So now I don't cringe (much) when I take out the Love Map cards.  Some couples roll their eyes and laugh at how cheesy it is and I laugh with them, but usually they smile at each other they laugh at one another's foibles or shared memories.  When they do the Love Maps exercise, couples understand one another a little more.  They have a little more feeling of affection after they do it.  And despite doing something they could have done online or from a magazine, many of them find it worthwhile to come back. 

Not doing things because they feel cheesy is actually a pretty big issue for some clients as well as for their therapist.  Some people hate the idea that doing basic, pedestrian things is going to help them.  (I wrote little about this here).  As the therapist, I sometimes have to model that we can push past our impulse to eye-roll just like we can push past other things that keep us from doing what helps. 

I would love to know your experiences of cheese in therapy.  The person who sends in the best example will get ... hmmm. a lovely stilton? or perhaps a nice wensleydale? whaddya say Gromit?

Review: Saving Normal by Allen Frances

I recently heard the wonderful Ginger Campbell interview Allen Frances on the Brain Science podcast.  Almost before my headphones were off I had run out to buy Frances' book "Saving Normal, an insider's revolt against out-of-control psychiatric diagnosis, DSM-5, big pharma, and the medicalization of ordinary life."  Frances clearly and humanely outlines his case that "The cruelest paradox of psychiatric treatment is that those who need it often don't get it, while those who do get it often don't need it." 

I had some concern, even after the very thoughtful interview on BSP, that this would be a soft-headed screed against psychiatry.  I know a lot of people who have benefited from mental health treatment including psychiatric medication, and I think it is very wrong to frighten people away from psychiatry who really can use it.  I needn't have worried. Frances is a psychiatrist with a great love for the profession and confidence in the good it can do.  He is absolutely committed to the idea that psychiatry can be beneficial to seriously mentally ill people and at pains to illustrate that.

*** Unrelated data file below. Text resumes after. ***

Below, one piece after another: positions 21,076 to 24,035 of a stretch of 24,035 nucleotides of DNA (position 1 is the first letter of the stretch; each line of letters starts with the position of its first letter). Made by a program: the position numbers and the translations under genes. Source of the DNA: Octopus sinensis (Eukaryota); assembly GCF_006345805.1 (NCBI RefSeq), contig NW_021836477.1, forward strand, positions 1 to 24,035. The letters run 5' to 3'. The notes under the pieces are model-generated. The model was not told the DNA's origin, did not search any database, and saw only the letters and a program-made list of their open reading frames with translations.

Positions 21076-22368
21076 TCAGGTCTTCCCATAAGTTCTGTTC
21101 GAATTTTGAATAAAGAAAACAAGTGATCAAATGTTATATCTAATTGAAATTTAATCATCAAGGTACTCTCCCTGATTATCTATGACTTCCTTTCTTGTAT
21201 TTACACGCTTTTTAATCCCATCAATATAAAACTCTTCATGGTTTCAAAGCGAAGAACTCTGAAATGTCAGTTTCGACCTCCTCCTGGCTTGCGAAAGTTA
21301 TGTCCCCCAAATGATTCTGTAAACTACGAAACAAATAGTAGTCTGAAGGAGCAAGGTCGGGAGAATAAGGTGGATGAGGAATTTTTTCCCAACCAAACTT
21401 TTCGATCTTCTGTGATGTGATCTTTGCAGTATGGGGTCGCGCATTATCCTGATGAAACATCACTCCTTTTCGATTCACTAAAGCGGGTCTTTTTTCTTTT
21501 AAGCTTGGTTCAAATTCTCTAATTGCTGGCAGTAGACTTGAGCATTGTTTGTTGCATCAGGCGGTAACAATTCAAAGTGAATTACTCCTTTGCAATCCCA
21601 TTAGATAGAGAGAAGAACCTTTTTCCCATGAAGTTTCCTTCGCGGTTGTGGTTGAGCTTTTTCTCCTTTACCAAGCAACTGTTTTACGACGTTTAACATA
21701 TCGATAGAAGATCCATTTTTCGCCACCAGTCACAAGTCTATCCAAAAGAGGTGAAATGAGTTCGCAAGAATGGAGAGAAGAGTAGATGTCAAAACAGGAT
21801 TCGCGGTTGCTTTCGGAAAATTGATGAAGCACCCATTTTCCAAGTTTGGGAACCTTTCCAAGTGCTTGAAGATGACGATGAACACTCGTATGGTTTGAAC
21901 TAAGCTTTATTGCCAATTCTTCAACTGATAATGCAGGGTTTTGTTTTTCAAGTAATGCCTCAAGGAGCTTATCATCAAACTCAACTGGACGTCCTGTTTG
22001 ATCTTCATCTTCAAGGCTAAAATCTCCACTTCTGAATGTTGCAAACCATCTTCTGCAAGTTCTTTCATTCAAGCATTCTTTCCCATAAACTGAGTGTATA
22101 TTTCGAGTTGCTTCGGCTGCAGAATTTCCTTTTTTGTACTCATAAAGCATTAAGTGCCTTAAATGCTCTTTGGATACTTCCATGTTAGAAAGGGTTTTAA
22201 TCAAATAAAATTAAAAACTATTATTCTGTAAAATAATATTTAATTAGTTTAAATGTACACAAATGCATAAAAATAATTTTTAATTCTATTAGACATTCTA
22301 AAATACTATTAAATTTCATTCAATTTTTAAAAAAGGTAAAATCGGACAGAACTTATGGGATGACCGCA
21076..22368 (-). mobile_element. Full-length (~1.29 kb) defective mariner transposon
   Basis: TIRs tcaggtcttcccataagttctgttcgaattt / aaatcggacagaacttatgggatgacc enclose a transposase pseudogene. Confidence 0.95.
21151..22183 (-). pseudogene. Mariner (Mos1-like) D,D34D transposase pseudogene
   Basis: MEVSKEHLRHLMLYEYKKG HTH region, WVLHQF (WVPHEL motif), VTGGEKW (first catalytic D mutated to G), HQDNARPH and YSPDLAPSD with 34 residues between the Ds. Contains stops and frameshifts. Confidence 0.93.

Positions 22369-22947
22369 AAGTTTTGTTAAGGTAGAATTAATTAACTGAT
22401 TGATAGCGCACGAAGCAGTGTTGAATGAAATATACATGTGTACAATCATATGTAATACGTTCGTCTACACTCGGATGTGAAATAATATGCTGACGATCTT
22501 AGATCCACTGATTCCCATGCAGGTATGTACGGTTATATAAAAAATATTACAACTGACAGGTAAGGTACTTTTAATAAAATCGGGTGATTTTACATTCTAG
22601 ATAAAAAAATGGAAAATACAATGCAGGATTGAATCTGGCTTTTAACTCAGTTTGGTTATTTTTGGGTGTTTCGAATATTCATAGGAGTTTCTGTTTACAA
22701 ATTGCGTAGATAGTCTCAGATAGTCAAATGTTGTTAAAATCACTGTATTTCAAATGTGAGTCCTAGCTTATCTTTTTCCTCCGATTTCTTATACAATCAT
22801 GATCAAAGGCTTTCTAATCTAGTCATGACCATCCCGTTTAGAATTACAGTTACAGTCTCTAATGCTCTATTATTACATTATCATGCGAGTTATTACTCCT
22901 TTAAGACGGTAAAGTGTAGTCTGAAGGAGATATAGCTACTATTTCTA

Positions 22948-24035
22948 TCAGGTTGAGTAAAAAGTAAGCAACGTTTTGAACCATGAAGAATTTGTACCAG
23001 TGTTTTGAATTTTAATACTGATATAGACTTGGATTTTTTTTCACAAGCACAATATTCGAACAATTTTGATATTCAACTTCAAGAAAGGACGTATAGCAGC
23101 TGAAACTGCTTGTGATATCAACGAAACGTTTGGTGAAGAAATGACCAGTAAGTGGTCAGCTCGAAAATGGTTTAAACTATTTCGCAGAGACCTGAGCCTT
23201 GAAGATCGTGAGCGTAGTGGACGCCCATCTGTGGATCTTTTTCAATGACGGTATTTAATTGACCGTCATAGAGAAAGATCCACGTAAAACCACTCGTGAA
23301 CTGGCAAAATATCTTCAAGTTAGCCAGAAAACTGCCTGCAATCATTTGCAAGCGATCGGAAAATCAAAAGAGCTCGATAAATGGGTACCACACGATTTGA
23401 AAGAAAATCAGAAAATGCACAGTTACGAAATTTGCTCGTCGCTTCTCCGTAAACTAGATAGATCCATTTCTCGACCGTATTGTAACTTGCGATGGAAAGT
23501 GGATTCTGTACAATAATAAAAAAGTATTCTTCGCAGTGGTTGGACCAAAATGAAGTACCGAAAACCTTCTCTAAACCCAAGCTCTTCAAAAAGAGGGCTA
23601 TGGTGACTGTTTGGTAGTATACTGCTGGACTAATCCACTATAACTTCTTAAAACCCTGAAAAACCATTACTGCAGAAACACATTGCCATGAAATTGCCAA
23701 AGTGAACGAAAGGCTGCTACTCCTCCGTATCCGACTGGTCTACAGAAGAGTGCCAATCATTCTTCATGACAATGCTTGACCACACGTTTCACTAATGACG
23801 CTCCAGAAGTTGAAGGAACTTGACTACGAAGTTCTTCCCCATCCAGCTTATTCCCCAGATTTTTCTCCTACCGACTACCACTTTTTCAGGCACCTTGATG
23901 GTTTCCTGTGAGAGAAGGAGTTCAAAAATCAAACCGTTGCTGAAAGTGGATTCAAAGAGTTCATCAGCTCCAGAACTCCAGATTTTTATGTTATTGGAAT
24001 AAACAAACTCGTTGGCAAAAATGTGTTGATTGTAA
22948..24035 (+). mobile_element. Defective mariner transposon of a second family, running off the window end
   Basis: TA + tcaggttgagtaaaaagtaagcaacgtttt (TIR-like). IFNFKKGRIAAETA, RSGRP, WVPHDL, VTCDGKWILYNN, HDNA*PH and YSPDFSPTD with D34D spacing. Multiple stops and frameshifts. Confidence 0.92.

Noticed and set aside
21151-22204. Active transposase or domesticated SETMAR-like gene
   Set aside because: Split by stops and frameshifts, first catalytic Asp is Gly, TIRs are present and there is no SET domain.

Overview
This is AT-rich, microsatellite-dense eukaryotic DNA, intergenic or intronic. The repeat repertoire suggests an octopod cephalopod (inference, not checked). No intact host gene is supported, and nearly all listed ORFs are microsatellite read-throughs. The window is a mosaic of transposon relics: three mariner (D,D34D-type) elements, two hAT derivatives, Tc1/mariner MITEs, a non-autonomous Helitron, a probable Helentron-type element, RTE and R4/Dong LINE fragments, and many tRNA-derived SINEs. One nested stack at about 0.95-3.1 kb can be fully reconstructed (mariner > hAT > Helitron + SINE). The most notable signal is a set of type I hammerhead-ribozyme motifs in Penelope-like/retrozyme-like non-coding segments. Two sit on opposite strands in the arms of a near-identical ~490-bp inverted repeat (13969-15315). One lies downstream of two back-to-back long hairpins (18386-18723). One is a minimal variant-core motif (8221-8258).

But he is also clear-sighted about the failings of psychiatry and medicine generally (he is very much talking about the US situation.  I will reflect a little on the Quebec context below).  The big failing Frances takes on is 'diagnostic inflation.'  He means the tendency to expand the criteria that are used to diagnose mental illness, either by loosening criteria for exiting illnesses or by 'discovering' new illnesses.  What prompted this call was the American Psychiatric Association's process to issue a fifth edition of the Diagnostic and Statistical Manual of Mental Disorders or DSM.  Frances thinks the authors are too quick to expand definitions which will inevitably lead drug companies to step in and push for meds for people who could do without them.  Frances is in a good position to comment because he was in charge of the DSM-4.  He is very up front about his own failings in having lead that installment and apologizes for his mistakes.  It is extraordinarily refreshing to hear someone with such a level of authority offer a public apology.